Colorado early commerce was in full swing long before gold was discovered in the territory.
Explorers traded with the Native Americans in the 1600's. The natives gave them furs and food in exchange for the horses so desperately needed to hunt and move their camps.
New settlers to the area, the mountainmen and fur trappers, lived off the land. These hardy souls also traded with the natives and with each other.
Annual rendezvous, where the trappers and mountain men gather to trade, tell tales and improve their trapping and marksman skills, began the need for locations around the state to sell their wares.
Trading posts were soon established. Not only could the trappers and natives sell their goods, settlers new from the east could rest here from their long journey, obtain supplies and continue on their journeys.
Many Colorado towns sprang up as a result of the trading posts built in the territory. As soon as the trading posts were built, traders came from all over, usually by freight wagons or wagon trains, to sell goods the new settlers would need to survive.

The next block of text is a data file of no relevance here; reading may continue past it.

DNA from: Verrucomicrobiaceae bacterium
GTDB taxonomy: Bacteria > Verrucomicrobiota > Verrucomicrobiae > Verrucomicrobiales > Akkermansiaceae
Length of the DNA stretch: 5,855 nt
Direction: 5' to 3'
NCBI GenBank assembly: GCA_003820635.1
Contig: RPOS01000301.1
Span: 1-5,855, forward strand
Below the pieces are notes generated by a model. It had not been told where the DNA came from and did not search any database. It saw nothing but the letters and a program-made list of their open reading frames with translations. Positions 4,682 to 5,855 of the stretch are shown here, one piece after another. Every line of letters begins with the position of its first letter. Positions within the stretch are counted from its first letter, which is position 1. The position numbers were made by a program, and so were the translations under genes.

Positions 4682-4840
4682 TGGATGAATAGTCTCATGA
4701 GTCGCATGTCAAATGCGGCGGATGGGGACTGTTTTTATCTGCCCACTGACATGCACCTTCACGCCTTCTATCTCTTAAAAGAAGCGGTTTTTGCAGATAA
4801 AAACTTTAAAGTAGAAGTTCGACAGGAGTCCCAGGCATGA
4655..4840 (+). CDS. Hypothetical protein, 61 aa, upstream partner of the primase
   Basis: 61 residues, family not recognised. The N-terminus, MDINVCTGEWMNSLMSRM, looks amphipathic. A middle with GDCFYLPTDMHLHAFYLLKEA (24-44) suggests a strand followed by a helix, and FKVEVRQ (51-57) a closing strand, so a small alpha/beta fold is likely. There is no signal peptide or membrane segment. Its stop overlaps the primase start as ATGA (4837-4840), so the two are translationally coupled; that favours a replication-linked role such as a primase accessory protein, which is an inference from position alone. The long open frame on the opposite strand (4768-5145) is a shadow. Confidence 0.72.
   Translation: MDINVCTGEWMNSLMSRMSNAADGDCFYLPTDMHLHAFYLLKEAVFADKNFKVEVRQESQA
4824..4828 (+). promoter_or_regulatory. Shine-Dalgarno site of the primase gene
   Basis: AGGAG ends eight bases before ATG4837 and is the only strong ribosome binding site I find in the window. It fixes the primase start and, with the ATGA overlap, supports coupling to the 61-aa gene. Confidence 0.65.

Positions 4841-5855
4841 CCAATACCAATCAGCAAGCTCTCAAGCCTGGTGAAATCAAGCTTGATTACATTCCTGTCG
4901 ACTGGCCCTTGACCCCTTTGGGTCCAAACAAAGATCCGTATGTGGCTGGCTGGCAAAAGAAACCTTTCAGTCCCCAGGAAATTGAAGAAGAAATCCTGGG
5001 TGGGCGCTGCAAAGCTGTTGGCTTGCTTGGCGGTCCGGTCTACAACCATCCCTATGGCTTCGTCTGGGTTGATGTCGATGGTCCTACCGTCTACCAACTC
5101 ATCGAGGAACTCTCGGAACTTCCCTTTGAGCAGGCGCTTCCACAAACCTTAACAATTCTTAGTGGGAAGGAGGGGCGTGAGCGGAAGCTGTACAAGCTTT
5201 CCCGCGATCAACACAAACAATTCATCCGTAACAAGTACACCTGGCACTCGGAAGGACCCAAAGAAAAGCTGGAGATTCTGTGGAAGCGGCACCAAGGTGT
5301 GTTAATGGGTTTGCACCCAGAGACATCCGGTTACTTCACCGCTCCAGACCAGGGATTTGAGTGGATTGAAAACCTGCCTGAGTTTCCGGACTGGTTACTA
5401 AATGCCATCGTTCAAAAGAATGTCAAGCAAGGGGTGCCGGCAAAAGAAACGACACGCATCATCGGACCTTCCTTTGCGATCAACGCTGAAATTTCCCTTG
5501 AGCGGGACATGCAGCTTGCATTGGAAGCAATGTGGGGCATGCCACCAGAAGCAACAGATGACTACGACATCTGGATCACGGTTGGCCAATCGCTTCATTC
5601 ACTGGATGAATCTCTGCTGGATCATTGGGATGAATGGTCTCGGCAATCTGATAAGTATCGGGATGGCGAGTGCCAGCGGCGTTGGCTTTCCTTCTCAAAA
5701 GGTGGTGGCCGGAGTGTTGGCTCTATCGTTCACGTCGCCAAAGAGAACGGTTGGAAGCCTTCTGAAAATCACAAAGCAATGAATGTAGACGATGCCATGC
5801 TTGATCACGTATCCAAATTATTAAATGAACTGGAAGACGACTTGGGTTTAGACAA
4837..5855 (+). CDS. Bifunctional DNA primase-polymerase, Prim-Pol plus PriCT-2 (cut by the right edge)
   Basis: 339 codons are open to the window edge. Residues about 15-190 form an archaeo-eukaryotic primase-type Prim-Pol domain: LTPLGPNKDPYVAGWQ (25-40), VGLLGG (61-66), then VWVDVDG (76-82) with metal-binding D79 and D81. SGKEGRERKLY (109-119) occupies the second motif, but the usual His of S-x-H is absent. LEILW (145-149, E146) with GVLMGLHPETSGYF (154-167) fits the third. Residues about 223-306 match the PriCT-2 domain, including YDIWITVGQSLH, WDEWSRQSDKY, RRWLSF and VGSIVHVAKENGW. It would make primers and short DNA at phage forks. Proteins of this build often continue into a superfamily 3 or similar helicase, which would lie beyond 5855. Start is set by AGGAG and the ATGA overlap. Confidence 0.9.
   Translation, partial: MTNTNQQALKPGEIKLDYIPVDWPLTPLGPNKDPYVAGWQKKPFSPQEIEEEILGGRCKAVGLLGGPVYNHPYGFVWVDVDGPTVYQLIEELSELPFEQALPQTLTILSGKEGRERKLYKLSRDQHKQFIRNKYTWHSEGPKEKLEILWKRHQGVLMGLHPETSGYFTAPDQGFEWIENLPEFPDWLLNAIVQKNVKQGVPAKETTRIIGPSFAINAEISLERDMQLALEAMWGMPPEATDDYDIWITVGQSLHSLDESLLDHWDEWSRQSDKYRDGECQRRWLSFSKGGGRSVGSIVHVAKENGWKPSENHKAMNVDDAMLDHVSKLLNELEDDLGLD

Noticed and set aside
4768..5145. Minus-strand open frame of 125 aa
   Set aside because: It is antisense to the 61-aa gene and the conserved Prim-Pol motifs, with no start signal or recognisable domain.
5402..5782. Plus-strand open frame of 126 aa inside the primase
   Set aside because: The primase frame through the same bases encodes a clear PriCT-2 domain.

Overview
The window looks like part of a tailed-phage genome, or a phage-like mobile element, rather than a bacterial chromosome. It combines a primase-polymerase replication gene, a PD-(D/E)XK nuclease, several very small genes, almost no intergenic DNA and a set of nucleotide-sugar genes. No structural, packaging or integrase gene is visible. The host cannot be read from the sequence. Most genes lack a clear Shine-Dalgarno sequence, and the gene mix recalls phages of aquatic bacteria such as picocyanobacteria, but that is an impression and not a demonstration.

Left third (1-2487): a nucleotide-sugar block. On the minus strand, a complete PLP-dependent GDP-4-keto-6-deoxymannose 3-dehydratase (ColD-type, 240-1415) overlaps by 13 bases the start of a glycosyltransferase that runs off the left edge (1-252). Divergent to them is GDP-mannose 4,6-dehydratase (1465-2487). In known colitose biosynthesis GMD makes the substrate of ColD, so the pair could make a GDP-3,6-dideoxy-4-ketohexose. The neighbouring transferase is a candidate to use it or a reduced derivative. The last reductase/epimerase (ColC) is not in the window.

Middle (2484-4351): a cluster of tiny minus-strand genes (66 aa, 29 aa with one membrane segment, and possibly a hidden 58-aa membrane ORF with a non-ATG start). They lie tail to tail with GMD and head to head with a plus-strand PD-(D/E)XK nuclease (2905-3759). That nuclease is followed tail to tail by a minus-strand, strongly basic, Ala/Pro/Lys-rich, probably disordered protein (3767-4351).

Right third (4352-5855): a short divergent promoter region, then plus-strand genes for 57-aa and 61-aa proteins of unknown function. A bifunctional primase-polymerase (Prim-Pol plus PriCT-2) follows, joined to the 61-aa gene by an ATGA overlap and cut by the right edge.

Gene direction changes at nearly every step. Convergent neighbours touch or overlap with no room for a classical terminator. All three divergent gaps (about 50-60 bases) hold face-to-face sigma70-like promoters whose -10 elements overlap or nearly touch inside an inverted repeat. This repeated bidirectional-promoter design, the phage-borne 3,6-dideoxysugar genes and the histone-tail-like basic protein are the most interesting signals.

Speaking of wagon trains, many people from the east wanted a new and exciting life. They would pack up all their belongings and head for Missouri, where the wagon trains would start the long journey west.
Soon cattle ranching and agricultural endeavors were seen all over the plains and foothills of Colorado. In the towns, gold fields and tent cities, saloons were springing up everywhere.
This was the beginning of Colorado's early commerce. Sometimes it took weeks to get to the trading posts to obtain supplies.
Very different from today, when we jump in our cars and head to the mall.
Can you imagine hitching up the horse and wagon and starting your trek over the plains to the nearest trading post or town, days away?